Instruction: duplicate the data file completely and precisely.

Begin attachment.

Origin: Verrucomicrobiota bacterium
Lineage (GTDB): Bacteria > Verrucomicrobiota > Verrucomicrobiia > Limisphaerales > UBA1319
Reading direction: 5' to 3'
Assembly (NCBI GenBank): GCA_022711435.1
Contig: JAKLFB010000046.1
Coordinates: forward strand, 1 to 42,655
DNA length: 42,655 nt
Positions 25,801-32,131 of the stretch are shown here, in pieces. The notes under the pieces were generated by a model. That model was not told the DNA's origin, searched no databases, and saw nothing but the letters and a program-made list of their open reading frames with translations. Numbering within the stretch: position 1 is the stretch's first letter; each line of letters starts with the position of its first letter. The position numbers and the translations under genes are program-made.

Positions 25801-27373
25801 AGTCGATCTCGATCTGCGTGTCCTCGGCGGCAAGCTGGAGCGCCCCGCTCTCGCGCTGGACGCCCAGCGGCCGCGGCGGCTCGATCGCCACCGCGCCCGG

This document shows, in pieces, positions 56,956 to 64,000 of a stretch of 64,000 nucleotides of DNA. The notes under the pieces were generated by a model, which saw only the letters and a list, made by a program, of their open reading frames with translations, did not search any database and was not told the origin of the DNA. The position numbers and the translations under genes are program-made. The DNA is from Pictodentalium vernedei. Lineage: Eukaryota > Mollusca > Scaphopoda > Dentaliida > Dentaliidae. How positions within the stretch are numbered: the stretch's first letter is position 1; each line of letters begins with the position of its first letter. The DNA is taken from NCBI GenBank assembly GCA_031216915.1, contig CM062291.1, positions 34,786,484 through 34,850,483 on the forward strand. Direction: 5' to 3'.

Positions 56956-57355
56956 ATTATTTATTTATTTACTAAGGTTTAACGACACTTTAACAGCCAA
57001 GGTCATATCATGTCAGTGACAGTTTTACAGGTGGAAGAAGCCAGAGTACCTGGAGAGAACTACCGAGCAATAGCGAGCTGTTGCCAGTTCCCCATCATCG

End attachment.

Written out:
Origin: Verrucomicrobiota bacterium
Lineage (GTDB): Bacteria > Verrucomicrobiota > Verrucomicrobiia > Limisphaerales > UBA1319
Reading direction: 5' to 3'
Assembly (NCBI GenBank): GCA_022711435.1
Contig: JAKLFB010000046.1
Coordinates: forward strand, 1 to 42,655
DNA length: 42,655 nt
Positions 25,801-32,131 of the stretch are shown here, in pieces. The notes under the pieces were generated by a model. That model was not told the DNA's origin, searched no databases, and saw nothing but the letters and a program-made list of their open reading frames with translations. Numbering within the stretch: position 1 is the stretch's first letter; each line of letters starts with the position of its first letter. The position numbers and the translations under genes are program-made.

Positions 25801-27373
25801 AGTCGATCTCGATCTGCGTGTCCTCGGCGGCAAGCTGGAGCGCCCCGCTCTCGCGCTGGACGCCCAGCGGCCGCGGCGGCTCGATCGCCACCGCGCCCGG

This document shows, in pieces, positions 56,956 to 64,000 of a stretch of 64,000 nucleotides of DNA. The notes under the pieces were generated by a model, which saw only the letters and a list, made by a program, of their open reading frames with translations, did not search any database and was not told the origin of the DNA. The position numbers and the translations under genes are program-made. The DNA is from Pictodentalium vernedei. Lineage: Eukaryota > Mollusca > Scaphopoda > Dentaliida > Dentaliidae. How positions within the stretch are numbered: the stretch's first letter is position 1; each line of letters begins with the position of its first letter. The DNA is taken from NCBI GenBank assembly GCA_031216915.1, contig CM062291.1, positions 34,786,484 through 34,850,483 on the forward strand. Direction: 5' to 3'.

Positions 56956-57355
56956 ATTATTTATTTATTTACTAAGGTTTAACGACACTTTAACAGCCAA
57001 GGTCATATCATGTCAGTGACAGTTTTACAGGTGGAAGAAGCCAGAGTACCTGGAGAGAACTACCGAGCAATAGCGAGCTGTTGCCAGTTCCCCATCATCG